Market Update for the Quarter Ending June 30, 2019

S&P 500 Chart


We are getting mixed results on the job front.  Only 75,000 new jobs were added in May, below expectations. However in June this number surged to 224,000 which was considerably higher than expected. The unemployment rate was 3.7% which was near a 50 year low. Prior to this June report, it was expected that interest rates would be cut at the Federal Reserve’s July meeting.  With this report, economists are not as certain this cut will take place in July.

Positive market returns and a strong jobs market support consumer confidence. A decline in confidence—despite the strong market returns—indicates that workers may be starting to worry. That said, confidence remains at high levels.

Although confidence may be down, it has not yet hit actual behavior or economic growth. In fact, consumers kept earning and spending. Personal income and personal spending were up by 0.5% and 0.4%, respectively, in May. Retail sales also grew by a healthy 0.5%.

Businesses had a similar quarter, with some spending growth despite mixed confidence indicators. The Institute for Supply Management (ISM) Manufacturing index declined during the quarter. This drop reflects manufacturers’ growing concerns over a prolonged trade war. As you can see in Figure 1, the index is now at its lowest level in more than two years.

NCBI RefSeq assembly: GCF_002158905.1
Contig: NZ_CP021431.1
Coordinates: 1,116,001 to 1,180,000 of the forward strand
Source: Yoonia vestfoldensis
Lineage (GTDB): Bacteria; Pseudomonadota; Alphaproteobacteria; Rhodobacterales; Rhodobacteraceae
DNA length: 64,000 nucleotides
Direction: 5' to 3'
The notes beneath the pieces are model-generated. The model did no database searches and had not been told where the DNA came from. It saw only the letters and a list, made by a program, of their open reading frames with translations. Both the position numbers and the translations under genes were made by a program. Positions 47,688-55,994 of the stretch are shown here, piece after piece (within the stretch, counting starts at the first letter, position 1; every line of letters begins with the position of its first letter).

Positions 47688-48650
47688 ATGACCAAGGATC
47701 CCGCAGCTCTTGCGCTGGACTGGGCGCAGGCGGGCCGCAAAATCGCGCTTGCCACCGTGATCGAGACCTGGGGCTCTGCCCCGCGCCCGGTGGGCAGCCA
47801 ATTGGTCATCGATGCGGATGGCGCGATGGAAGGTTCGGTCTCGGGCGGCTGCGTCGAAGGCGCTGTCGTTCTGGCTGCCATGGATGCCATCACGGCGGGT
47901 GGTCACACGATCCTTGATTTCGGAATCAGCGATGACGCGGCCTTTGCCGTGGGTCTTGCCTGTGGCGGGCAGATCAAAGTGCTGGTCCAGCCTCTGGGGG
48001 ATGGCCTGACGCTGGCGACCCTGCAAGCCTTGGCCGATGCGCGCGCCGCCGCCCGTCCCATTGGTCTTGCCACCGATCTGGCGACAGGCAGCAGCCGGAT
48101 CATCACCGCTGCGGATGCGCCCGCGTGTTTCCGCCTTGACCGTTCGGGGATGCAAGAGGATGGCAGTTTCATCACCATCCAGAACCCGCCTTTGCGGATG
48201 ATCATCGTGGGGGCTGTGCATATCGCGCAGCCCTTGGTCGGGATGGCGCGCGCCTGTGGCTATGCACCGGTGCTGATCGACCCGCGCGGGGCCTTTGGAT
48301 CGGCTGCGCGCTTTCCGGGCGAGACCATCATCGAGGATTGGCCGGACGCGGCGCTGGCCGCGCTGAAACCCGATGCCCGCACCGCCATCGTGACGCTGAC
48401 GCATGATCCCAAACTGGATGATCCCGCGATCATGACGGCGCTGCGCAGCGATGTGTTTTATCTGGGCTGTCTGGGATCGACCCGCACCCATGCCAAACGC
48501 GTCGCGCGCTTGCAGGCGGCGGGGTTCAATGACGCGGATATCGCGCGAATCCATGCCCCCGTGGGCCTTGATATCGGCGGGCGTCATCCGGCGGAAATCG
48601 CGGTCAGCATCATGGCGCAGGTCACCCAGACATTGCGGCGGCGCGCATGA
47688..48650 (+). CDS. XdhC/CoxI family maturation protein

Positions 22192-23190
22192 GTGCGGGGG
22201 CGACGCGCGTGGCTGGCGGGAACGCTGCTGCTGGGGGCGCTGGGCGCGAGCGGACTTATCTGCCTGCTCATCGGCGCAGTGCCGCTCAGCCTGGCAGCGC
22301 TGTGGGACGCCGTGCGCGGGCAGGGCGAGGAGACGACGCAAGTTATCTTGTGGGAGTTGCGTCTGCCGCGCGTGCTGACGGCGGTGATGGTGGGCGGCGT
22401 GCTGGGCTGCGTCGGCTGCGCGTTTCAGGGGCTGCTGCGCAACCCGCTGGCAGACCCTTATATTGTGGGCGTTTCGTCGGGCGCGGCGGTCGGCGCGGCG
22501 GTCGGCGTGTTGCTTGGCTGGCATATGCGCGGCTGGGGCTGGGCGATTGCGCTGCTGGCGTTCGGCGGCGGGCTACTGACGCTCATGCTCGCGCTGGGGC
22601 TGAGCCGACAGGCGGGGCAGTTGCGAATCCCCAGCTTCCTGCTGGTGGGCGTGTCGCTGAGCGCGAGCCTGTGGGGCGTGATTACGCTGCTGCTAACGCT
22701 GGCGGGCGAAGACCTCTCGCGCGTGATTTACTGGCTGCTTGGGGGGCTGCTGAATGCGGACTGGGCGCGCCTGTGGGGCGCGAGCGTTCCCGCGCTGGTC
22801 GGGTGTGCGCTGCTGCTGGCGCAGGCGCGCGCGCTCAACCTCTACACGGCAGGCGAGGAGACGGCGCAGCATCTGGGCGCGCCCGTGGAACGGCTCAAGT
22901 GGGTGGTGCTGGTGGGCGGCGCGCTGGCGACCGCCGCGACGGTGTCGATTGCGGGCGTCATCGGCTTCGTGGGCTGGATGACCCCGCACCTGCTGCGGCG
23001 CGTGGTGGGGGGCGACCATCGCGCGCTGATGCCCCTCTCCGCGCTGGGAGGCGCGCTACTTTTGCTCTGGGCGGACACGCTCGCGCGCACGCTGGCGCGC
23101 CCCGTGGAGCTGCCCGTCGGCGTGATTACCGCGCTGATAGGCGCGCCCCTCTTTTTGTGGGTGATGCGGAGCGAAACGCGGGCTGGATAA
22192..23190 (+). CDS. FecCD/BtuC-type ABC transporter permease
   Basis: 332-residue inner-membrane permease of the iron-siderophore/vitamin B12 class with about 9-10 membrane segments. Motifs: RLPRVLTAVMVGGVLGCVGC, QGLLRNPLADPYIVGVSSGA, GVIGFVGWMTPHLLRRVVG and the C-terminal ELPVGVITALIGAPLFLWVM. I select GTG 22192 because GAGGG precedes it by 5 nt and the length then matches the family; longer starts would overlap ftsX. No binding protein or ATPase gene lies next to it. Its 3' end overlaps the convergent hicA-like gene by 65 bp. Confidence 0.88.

June was a great month for stocks, as all major equity markets saw positive returns. Further, June’s gains offset May’s declines, leading to positive quarterly performance of 4.3% for the S&P 500, 3.2% for the DJIA, and 3.9% for the NASDAQ.

This positive performance came despite weakening fundamentals. According to FactSet (as of June 28, 2019), the estimated earnings decline for the S&P 500 in the second quarter is 2.6%. This estimate is down from the 0.5% decline projected at the start of the quarter. Keep in mind that earnings declined in the first quarter for the first time since 2016. As such, this projected earnings decline for the second quarter in a row is concerning. Analysts project further declines in the third quarter before a return to growth in the fourth quarter. Ultimately, fundamentals drive long-term performance, so this is an area that deserves attention going forward.

The international story in June was much the same. Once again, these gains offset losses in May, bringing the MSCI EAFE Index to a 3.7% gain for the quarter. The MSCI Emerging Markets Index, which fell further than the developed markets in May, ended the quarter with a 0.7% gain.

Even fixed income had a positive June, driven by falling interest rates. Rates fell throughout the quarter, which led the Barclay Capital US Aggregate Bond Index to a quarterly gain of 3.1%.

Figure 1. ISM Manufacturing Index, 2014–Present

ISM Manufacturing Index, 2014